STAMBERG: Damn. When you get all the ingredients mixed – the recipe is on eg.org, by the way – put it in the freezer. In Iceland, all you have to do is leave it. Now we arrive at the converters, people who have heard me for a long time a nice shocking pink – OK, the color Pepto-Bismol, which for some reason turned them off. Meet Andy Miller (ph) at Manhattan Beach, California.

ANDI MILDER: Well, I heard you talk about this recipe over and over again. And finally I drive 405, I yelled in my car, you won, Susan Stamberg; I'll make your cranberries.

STAMBERG: Since then, he has created. Now to be fair, there were some vague. Vicki Ross-Rhoades in Northern Minnesota thought it was deliciously terrible. She wrote, even my brother Dusty, who mostly eats anything, did not like it. Pam Devour (ph) in Atlanta wrote that her family liked macaroni and cheese better. Kathy Zeidlik (Ph) in Columbia, MD, says she has an excellent cranberry recipe if she is interested in us. Also, Nina Totenberg.

TOTENBERG: I get you cranberries. I put a cup of water and some orange and sugar juices. And then cross the orange pieces. Then I put it in the fridge, and it's really pretty good and very simple.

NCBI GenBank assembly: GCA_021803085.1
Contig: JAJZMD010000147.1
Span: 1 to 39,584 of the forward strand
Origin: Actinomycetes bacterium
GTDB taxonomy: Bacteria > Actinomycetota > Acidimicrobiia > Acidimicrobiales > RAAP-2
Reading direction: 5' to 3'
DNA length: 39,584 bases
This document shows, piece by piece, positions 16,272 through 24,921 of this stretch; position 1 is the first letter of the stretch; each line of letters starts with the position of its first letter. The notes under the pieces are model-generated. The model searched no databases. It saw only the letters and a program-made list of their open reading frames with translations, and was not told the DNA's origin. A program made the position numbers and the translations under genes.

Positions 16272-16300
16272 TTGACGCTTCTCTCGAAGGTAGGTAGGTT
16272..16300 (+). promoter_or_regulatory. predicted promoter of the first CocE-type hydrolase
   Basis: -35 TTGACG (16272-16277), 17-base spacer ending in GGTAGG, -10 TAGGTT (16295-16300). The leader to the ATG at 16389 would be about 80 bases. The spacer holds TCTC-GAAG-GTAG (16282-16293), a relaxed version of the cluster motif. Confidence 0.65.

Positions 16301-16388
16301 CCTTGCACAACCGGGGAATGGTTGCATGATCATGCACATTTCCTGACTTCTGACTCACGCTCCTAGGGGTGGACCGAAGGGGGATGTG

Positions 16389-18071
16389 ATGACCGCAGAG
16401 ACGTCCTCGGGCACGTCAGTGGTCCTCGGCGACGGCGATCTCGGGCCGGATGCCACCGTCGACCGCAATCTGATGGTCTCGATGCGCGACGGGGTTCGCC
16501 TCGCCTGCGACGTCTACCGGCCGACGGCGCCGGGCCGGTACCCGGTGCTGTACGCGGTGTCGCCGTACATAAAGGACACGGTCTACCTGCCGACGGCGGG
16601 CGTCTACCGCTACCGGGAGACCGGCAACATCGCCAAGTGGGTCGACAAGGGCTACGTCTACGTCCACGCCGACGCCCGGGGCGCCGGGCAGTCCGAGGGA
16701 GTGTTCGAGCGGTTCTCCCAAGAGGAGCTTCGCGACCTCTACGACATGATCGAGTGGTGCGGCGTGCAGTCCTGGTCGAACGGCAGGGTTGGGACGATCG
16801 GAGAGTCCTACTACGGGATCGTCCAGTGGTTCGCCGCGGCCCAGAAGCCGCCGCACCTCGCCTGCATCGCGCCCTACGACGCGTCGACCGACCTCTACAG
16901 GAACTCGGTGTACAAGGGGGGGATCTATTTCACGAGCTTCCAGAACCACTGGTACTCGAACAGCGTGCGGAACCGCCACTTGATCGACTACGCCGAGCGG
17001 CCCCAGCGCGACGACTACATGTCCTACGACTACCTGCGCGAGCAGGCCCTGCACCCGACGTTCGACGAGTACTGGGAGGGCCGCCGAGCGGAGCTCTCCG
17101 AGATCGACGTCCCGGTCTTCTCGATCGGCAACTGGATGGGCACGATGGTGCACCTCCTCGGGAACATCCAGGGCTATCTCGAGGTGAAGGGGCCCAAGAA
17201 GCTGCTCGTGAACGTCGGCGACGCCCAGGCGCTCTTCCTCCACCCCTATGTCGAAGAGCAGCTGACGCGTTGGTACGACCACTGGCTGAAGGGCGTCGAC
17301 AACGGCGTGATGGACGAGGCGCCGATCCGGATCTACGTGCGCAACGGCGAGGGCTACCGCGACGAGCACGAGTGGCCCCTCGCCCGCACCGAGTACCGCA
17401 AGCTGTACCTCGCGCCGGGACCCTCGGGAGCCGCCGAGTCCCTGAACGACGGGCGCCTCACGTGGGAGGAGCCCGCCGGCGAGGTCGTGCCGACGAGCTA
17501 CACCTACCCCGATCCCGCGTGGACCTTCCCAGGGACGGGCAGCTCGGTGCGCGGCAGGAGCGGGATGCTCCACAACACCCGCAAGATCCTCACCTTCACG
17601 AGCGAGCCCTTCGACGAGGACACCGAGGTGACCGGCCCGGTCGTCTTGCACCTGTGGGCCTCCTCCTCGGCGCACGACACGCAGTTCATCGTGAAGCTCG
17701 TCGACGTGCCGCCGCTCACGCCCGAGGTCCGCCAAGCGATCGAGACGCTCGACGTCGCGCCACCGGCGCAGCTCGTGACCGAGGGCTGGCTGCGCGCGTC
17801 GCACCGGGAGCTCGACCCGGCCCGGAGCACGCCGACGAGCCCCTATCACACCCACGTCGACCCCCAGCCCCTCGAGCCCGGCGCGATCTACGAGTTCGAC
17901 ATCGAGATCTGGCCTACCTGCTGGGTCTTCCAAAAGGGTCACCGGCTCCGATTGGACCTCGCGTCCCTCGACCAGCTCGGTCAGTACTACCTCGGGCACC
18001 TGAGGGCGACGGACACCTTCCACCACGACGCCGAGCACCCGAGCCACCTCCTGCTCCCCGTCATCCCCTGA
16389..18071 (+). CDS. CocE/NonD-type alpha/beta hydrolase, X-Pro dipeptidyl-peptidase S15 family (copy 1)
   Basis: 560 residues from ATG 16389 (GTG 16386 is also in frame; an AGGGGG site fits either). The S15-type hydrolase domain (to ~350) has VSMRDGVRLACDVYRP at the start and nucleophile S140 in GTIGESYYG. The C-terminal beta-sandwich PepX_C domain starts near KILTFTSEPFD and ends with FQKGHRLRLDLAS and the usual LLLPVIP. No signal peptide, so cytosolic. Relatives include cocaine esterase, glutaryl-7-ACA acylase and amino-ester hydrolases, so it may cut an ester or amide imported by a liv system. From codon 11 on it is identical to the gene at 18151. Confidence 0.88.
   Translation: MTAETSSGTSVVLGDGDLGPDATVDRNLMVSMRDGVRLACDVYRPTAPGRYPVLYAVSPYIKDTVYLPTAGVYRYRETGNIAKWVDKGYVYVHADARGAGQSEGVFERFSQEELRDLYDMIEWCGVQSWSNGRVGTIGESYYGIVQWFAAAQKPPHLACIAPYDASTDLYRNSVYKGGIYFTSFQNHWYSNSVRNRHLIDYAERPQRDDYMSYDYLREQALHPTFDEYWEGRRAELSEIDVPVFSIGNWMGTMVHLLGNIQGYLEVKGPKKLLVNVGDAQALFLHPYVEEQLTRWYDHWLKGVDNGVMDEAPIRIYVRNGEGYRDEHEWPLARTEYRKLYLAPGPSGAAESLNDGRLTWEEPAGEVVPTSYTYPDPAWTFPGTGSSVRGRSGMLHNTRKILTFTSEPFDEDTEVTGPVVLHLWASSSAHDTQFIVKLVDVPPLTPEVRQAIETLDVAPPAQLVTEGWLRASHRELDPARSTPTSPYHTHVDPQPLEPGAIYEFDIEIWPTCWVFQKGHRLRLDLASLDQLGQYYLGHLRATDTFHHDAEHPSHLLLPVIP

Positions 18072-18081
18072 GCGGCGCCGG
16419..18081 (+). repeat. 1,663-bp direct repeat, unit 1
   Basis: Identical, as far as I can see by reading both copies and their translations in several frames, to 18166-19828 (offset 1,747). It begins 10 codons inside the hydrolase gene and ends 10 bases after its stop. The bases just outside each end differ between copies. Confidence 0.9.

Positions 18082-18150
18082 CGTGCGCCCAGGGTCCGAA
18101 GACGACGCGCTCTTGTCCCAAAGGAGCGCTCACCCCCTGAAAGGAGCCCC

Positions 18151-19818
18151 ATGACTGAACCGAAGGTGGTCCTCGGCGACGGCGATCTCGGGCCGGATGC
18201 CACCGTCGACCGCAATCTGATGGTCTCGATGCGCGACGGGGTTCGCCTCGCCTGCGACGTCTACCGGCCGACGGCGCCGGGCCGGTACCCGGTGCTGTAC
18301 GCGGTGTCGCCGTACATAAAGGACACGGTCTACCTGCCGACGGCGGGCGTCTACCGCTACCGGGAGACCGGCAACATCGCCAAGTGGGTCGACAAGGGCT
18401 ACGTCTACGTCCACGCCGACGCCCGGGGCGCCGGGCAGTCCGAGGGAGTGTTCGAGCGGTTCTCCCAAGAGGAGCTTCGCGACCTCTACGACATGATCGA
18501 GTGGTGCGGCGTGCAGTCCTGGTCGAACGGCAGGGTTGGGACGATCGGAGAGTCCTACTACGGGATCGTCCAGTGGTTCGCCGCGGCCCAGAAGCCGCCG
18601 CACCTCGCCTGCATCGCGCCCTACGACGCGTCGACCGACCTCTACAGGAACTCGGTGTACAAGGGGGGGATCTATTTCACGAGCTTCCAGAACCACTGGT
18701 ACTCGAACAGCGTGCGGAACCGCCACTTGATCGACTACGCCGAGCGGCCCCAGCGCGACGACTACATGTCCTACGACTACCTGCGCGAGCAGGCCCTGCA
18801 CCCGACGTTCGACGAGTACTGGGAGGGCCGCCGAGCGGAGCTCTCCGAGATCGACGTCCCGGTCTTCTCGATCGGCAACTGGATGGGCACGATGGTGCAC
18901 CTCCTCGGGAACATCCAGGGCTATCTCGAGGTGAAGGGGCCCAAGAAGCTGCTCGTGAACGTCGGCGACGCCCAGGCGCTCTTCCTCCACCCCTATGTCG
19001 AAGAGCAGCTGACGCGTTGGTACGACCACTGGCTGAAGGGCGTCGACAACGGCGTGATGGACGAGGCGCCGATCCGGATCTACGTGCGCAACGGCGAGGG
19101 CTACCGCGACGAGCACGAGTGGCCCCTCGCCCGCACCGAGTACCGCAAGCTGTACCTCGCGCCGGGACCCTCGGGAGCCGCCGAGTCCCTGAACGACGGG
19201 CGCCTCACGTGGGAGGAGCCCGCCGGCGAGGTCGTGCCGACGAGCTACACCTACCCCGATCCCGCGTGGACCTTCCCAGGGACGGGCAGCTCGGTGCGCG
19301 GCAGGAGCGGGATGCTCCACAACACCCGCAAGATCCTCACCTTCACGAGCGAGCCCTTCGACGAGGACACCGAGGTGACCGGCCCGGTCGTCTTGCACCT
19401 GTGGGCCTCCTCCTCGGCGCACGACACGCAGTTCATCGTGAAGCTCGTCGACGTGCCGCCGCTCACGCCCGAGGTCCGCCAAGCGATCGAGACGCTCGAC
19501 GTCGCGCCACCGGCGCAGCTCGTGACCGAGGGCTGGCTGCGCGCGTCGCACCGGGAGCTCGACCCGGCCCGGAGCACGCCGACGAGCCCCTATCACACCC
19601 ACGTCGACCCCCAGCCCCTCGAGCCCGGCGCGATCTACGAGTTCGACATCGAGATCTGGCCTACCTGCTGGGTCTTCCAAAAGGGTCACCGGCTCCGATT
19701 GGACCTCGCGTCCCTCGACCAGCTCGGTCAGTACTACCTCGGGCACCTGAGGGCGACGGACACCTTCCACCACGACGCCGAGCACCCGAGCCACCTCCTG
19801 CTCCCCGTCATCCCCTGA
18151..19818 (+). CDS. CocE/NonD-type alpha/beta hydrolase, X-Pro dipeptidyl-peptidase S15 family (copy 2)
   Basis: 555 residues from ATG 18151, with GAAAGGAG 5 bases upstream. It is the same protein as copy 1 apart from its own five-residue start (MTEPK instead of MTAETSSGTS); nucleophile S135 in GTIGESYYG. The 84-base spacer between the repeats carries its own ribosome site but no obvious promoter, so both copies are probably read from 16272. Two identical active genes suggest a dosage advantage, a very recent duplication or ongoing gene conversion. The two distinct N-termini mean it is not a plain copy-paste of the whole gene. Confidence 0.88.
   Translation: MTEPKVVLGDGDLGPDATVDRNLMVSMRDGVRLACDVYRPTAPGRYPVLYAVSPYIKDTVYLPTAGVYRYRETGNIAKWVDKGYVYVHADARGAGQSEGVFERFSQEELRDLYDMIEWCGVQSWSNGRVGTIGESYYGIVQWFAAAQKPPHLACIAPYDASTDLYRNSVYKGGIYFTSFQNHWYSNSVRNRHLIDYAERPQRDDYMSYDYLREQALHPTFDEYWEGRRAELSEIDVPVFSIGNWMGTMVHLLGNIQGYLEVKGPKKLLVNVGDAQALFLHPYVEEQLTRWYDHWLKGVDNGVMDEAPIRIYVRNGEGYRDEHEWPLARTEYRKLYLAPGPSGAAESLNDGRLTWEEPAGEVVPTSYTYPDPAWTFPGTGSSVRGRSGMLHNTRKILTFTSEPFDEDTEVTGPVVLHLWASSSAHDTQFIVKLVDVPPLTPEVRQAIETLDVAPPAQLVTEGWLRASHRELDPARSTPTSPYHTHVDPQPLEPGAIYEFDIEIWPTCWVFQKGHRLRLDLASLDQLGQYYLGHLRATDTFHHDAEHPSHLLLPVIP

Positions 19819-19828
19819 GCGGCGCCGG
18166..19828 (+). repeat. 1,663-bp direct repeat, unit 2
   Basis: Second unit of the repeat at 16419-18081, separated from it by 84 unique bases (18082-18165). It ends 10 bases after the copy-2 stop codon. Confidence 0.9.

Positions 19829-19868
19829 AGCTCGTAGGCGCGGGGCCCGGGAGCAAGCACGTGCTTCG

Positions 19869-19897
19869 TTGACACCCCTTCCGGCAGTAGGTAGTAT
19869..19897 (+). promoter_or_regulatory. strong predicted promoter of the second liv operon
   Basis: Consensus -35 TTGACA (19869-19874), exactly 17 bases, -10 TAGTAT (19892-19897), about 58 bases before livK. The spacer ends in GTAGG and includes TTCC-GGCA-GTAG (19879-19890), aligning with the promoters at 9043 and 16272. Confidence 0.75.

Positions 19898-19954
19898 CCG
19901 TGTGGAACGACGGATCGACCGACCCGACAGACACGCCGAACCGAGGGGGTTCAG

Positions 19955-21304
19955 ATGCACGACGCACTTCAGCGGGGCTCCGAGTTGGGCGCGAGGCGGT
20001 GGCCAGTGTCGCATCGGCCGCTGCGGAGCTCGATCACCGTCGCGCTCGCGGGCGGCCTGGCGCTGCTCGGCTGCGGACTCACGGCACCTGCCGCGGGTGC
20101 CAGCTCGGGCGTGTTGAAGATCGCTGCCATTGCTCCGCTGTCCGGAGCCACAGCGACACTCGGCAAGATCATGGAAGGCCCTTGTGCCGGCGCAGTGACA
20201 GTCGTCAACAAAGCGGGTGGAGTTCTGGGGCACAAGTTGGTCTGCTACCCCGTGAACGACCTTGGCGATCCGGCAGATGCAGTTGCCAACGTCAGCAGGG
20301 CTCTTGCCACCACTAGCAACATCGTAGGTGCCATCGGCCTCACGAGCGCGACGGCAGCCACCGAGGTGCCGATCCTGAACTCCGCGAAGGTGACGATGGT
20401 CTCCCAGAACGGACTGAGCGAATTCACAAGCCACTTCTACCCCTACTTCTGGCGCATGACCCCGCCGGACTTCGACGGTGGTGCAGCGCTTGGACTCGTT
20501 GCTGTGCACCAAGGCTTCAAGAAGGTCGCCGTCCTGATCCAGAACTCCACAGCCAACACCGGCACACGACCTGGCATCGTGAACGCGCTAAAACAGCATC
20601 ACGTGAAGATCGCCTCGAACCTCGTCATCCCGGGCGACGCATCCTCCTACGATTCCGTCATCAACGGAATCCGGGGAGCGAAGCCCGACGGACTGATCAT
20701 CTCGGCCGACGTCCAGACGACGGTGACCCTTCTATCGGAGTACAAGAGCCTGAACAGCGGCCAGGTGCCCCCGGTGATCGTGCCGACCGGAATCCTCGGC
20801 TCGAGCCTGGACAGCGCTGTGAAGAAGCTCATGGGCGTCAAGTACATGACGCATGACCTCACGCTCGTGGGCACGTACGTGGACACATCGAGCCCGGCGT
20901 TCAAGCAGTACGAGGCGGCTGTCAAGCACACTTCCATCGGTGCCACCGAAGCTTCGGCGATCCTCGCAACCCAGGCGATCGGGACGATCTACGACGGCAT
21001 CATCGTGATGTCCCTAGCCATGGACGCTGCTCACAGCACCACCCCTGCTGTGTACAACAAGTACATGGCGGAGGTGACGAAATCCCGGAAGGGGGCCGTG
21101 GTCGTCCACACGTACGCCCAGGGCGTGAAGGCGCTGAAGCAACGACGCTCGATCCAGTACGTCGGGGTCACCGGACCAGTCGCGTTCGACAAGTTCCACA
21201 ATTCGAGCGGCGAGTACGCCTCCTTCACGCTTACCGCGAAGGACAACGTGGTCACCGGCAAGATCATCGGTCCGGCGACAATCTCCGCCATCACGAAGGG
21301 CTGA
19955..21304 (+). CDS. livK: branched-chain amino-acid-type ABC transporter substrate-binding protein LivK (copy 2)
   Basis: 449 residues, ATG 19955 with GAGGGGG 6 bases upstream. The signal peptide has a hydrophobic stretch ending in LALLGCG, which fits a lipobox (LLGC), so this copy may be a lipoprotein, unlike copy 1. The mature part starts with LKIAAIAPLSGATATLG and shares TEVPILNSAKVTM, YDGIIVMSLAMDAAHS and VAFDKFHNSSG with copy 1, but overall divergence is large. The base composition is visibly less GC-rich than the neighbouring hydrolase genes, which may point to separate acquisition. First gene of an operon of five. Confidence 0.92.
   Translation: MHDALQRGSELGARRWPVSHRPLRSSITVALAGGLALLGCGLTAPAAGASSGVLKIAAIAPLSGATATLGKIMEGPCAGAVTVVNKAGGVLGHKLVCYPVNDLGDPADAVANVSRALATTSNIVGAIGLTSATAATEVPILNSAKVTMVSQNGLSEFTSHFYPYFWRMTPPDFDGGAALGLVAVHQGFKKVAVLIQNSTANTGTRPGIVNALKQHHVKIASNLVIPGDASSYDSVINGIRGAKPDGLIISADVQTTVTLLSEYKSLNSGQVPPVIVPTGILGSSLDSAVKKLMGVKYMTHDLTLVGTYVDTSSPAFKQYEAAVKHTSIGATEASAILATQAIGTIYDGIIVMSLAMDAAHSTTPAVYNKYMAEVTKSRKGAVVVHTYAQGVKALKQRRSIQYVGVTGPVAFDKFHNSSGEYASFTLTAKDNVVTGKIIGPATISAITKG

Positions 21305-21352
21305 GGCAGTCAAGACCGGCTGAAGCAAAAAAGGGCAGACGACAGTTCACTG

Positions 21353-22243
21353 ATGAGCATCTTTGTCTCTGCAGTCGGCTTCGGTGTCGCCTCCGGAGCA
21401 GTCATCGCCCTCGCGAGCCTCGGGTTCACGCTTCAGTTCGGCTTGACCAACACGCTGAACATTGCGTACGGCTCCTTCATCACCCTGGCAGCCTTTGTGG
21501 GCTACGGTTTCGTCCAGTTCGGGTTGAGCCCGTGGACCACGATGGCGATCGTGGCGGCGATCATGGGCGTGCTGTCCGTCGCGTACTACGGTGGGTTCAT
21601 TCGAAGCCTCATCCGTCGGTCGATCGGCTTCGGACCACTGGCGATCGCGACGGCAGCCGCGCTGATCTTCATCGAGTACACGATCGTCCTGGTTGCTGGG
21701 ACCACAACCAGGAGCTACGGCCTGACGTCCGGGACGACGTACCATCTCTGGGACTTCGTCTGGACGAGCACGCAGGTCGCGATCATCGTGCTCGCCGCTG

STAMBERG: Well, without renaissance, she could not beat mine. Thank you very much.

TOTENBERG: (laughs).

STAMBERG: OK, big final. David Timothy in Salt Lake City, Utah.

DAVID TIMOTHI: Well, I just have to say that I made this recipe several times, but with the following replacements.

STAMBERG: Did you make a substitute in the holy recipe of my mother-in-law?

TIMOTHI: I'm sorry to say that. But yes, that's the way I succeeded. I use black beans instead of cranberries.

STAMBERG: Wait, are you putting black beans instead of cranberries?

TIMOTHY: Yes. Instead of cream and sugar, I use powder chilli. Instead of horses, I use a hamburger.

STAMBERG: (Laughter) Do you have anything to keep from the original recipe?

TIMOTHY: Yes, I still use the bow.

STAMBERG: I like Chilli, but on Thanksgiving?

TIMOTHI: Well, you know, Thanksgiving comes only once a year. You can eat chili at all times.

STAMBERG: Happy Thanksgiving, everyone. I'd hold the beans if I were on you. Susan Stamberg, NPR news, Washington.

(SOUNDBITE OF CRANBERRIES & # 39; & # 39; ZOMBIE & # 39; & # 39; & quot;) Transcript provided by NPR, Copyright NPR.